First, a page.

Chicken meal is ground up chicken meat that has been carefully dried to a moisture level of 10%. The protein content is 65% and the fat level is 12%. Many pet owners feel that chicken is a superior ingredient to chicken meal. It would seem logical that feeding a pet a whole, non-rendered chicken would be good. However, whole chicken still contains its moisture content prior to cooking and since whole chicken consists of about 80% moisture, after the cooking process is over there isn’t much left. With chicken meal, the moisture was removed prior to cooking. That means, chicken meal actually has a much higher protein percentage and provides far more beneficial nutrients to your cats than whole chicken. Meals consist of meat and skin, with or without the bones, but exclusive of feathers/hair, heads, feet, horns, entrails etc. and have the proper calcium/phosphorus ratio required for a balanced diet. It’s also important to note the quality difference between “chicken by-product meal” and “chicken meal.” While we do take exception to chicken by-products, chicken meal is actually a very high quality and nutritious ingredient. We are happy to see this listed.

Turkey Meal

Turkey is a fantastic source of very healthy animal based proteins. Since this is listed as turkey meal, that means almost all of the moisture was removed prior to the cooking process. This is actually a good thing as it will contain many times more protein than turkey that was cooked without the moisture being removed. As one of the best protein sources for cats, we are very pleased to see this ingredient listed here.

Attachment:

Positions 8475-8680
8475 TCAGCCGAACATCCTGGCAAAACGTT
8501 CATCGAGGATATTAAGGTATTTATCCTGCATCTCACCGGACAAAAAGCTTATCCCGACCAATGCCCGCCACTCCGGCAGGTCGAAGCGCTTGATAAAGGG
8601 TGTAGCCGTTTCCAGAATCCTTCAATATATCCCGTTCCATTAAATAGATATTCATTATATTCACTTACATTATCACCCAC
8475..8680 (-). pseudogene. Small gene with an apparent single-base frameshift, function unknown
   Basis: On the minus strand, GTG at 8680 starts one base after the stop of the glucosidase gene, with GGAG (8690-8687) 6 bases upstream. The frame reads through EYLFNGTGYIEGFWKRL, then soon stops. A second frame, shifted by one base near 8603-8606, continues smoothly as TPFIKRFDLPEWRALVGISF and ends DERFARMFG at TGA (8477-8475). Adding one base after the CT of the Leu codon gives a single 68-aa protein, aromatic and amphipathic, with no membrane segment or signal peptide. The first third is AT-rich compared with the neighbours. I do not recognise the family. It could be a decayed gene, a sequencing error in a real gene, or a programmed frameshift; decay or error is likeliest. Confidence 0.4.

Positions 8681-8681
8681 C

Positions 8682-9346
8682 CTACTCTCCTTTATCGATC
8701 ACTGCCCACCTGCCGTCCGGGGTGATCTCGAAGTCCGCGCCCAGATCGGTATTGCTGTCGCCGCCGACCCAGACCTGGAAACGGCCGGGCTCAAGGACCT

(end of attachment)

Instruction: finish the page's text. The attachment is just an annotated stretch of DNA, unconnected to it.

Peas

Peas are becoming more and more common in pet foods today, especially those listed as grain-free, holistic, or natural pet foods. While peas are certainly not grains, they serve much the same purpose. It mostly acts as a filler and a cheap way to increase the protein percentage of the food. However, cats receive almost no nutritional value from peas. Since cats are obligate carnivores, they require proteins from meat based ingredients. There is very little research that has been performed on the long term effects of cats consuming peas. We do know that peas can cause runny poop or digestion issues in dogs, but the full effect on cats remains a bit of an unknown. At best, this ingredient will act as a filler and will not provide much nutritional value, if any, to your cat.

Potatoes

Potatoes provide a lot of carbs and unfortunately, cats do not digest carbs well and it can also lead to weight gain. This ingredient is becoming more popular in “grain-free” cat foods because while potatoes are not grains, they serve much the same purpose by acting as a non-nutritious filler. The good news is potatoes are complex carbs. These complex carbs are easier to digest than whole grains and also don’t spike blood sugar levels like the simple carbs do. But, anyway you cut it… carbs are carbs and cats don’t need them. This is a rather non-nutritious ingredient.